Saturday, November 17, 2007

Weekend Herb Blogging #109

Vanessa from What Geeks Eat is the host of this edition of Weekend Herb Blogging and this week I'll be using another new ingredient for me, found at the Florence Market, Cipolline Borettane

Cipolline Borettane

Cipolline Borettane are these small, flattish white onions and they are sold peeled and ready to be used, just like these. They can be traced back to the 15th century where they were being grown in Boretto in the province of Emilia-Romagna and in 1969 they were officially renamed Borettane.

The Borettane are a sweet type of onion with a mild flavour and traditionally you'll find them preserved in balsamic vinegar.

I thought I'd be a little different and while still using Balsamic Vinegar I've made something that is more your "eat now" rather than eat later type of food.

My idea is to combine the Cipolline with a fine dice of this fabulous Prosciutto,


gently sauté them until they are both browned and then splash in some extra old Balsamic Vinegar to help deglaze the pan and caramelise the juices to create a sticky sauce. The end result is a perfect side dish for any occasion.

In this dish I used a 30 year old Balsamic Vinegar which shouldn't be confused with the Traditional Balsamic Vinegars - more information of the differences can be found on this post.

A good substitute would be one of the higher end, three or four leaf rated Balsamic that can be found at Supermarkets or good food stores.


Cipolline Borettane con Prosciutto and Aceto Balsamico/Borettane Onions with Prosciutto and Balsamic Vinegar

Cipolline Borettane
prosciutto, cut into small cubes
20 year old Balsamic Vinegar

Heat a little oil in a pan and when warmed add the diced prosciutto. Cook over a medium heat, stirring well until browned. Add the Cipolline Borettane and stir them through the prosciutto, continue to cook over a medium heat until the onions start to brown and soften. If you think they are browning too quickly just add a little water and turn down the heat.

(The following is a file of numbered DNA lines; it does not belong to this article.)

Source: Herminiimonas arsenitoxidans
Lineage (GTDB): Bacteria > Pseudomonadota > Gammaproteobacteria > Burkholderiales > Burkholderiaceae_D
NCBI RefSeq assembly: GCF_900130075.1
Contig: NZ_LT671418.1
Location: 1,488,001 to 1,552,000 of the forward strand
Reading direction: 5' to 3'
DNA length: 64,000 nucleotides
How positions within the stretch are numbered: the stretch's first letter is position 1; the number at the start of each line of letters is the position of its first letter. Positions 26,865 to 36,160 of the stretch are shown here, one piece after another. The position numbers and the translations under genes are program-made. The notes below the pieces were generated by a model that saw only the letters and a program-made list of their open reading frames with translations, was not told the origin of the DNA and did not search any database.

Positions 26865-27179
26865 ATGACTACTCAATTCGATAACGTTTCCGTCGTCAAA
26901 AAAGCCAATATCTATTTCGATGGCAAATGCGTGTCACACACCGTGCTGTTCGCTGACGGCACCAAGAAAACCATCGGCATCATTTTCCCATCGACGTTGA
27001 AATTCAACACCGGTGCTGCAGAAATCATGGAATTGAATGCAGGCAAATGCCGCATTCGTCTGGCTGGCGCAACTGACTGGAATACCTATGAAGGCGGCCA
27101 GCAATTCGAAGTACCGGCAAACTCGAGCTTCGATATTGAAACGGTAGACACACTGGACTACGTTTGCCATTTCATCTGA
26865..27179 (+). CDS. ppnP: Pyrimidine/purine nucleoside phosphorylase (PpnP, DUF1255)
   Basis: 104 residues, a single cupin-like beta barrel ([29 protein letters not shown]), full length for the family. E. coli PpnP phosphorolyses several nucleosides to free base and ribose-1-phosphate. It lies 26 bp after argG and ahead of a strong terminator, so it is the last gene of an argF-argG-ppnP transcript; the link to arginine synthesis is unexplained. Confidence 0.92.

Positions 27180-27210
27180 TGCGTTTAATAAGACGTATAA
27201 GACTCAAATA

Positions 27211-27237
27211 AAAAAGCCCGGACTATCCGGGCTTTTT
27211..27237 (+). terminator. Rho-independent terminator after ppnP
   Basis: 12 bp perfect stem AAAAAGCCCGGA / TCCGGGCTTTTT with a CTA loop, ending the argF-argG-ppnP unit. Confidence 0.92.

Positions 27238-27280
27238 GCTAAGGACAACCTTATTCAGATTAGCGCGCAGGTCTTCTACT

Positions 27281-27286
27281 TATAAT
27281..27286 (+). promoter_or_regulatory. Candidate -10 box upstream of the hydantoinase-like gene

When the onions have cooked through, keeping the pan on the heat, drizzle in a little Balsamic and stir vigorously, scrapping up any pan residue. The Balsamic will evaporate a little and join with the pan juices to create a sticky sauce.

Place into a bowl, scraping out all the sauce and serve at once.


Sweet, tangy with a spicy bite - these explode with flavour. I can guarantee you'll come back for more.

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  1. I agree, what could be more perfect than this. The photos are just gorgeous too. I see these little flat onions in my market sometimes, but haven't tried them. They're pretty expensive here, but I bet they are worth the money in a dish like this.

  2. That sounds fantastic! Prosciutto and Balsamic add such a depth of flavor to everything...and just to each other!
    What a treat to get the onions peeled - I hate peeling tiny onions (Yeah, I know, blanch them and all that but I still hate it)!

  3. mmmmm.... looks delicious, and I do love onions, balsamic vinegar and prosciutto. Must try that one!

  4. WOW - these look incredible. When i was in Palm desert last month my friend made a recipe thaqt combined chipolline onions with chesnuts and brandy. They were amazing.

    I have copied this recipe for future use.


  5. Fabulous pictures, great pictures. My husband just asked why I kept going mmmm, mmmm. I showed him your pictures and he understood. Thanks!

  6. Thanks Kalyn - I think they have just started growing them in the US, unfortunately I don't anyone does in Australia, if they do, I've never seen them

    Thanks Katie - hard to go wrong with those combination of flavours and I agree, they are so easy to use this way, saves on the tears!

    Thanks Kiriel - I do hope you give it a go!

    Thanks Jerry - now that sounds like a wonderful combination!

    Thank you Laurie!

  7. I will defiantely have to make this real soon! I love the combination. Although chipolline are about 3.99 a lb. here, they are worth every penny!!

  8. THANK YOU. I'm stoked to see somebody posting about onions. It's the one vegetable I really don't think I could live without!

  9. Yum! I love cipolline onions even if they are a major pain to skin! That prosciutto is so very beautiful - I'd like a nice plate right now!

  10. Thanks PIC, hopefully as more people eat them, more growers will grow them and bring the price down but they are certainly would trying at least once.

    Thanks Kevin - I'd hate to imagine a world without onions.

    Thanks Sabra - I'm glad I didn't have to skin these!

  11. Yum! Those onions look a treat! Pity the person who had to peel all those onions for the market though :)

  12. Thanks Y - I hope they didn't cry too much peeling them!


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